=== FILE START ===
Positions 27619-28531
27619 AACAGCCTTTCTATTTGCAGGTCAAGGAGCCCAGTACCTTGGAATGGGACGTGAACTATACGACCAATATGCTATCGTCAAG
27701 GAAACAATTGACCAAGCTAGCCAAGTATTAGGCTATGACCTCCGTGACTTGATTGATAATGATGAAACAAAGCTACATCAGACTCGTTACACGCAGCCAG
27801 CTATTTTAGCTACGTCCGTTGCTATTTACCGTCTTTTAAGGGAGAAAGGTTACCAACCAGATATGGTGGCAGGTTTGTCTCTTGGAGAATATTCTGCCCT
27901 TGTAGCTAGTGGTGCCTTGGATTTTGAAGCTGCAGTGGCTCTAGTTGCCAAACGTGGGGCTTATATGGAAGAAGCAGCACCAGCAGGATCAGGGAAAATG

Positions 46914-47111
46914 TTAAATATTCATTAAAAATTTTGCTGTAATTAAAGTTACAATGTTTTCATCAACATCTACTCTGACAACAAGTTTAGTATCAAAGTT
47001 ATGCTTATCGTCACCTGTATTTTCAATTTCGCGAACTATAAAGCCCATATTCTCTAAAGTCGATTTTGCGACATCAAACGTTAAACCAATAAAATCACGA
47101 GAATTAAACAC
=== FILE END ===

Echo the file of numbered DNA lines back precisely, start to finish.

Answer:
Positions 27619-28531
27619 AACAGCCTTTCTATTTGCAGGTCAAGGAGCCCAGTACCTTGGAATGGGACGTGAACTATACGACCAATATGCTATCGTCAAG
27701 GAAACAATTGACCAAGCTAGCCAAGTATTAGGCTATGACCTCCGTGACTTGATTGATAATGATGAAACAAAGCTACATCAGACTCGTTACACGCAGCCAG
27801 CTATTTTAGCTACGTCCGTTGCTATTTACCGTCTTTTAAGGGAGAAAGGTTACCAACCAGATATGGTGGCAGGTTTGTCTCTTGGAGAATATTCTGCCCT
27901 TGTAGCTAGTGGTGCCTTGGATTTTGAAGCTGCAGTGGCTCTAGTTGCCAAACGTGGGGCTTATATGGAAGAAGCAGCACCAGCAGGATCAGGGAAAATG

Positions 46914-47111
46914 TTAAATATTCATTAAAAATTTTGCTGTAATTAAAGTTACAATGTTTTCATCAACATCTACTCTGACAACAAGTTTAGTATCAAAGTT
47001 ATGCTTATCGTCACCTGTATTTTCAATTTCGCGAACTATAAAGCCCATATTCTCTAAAGTCGATTTTGCGACATCAAACGTTAAACCAATAAAATCACGA
47101 GAATTAAACAC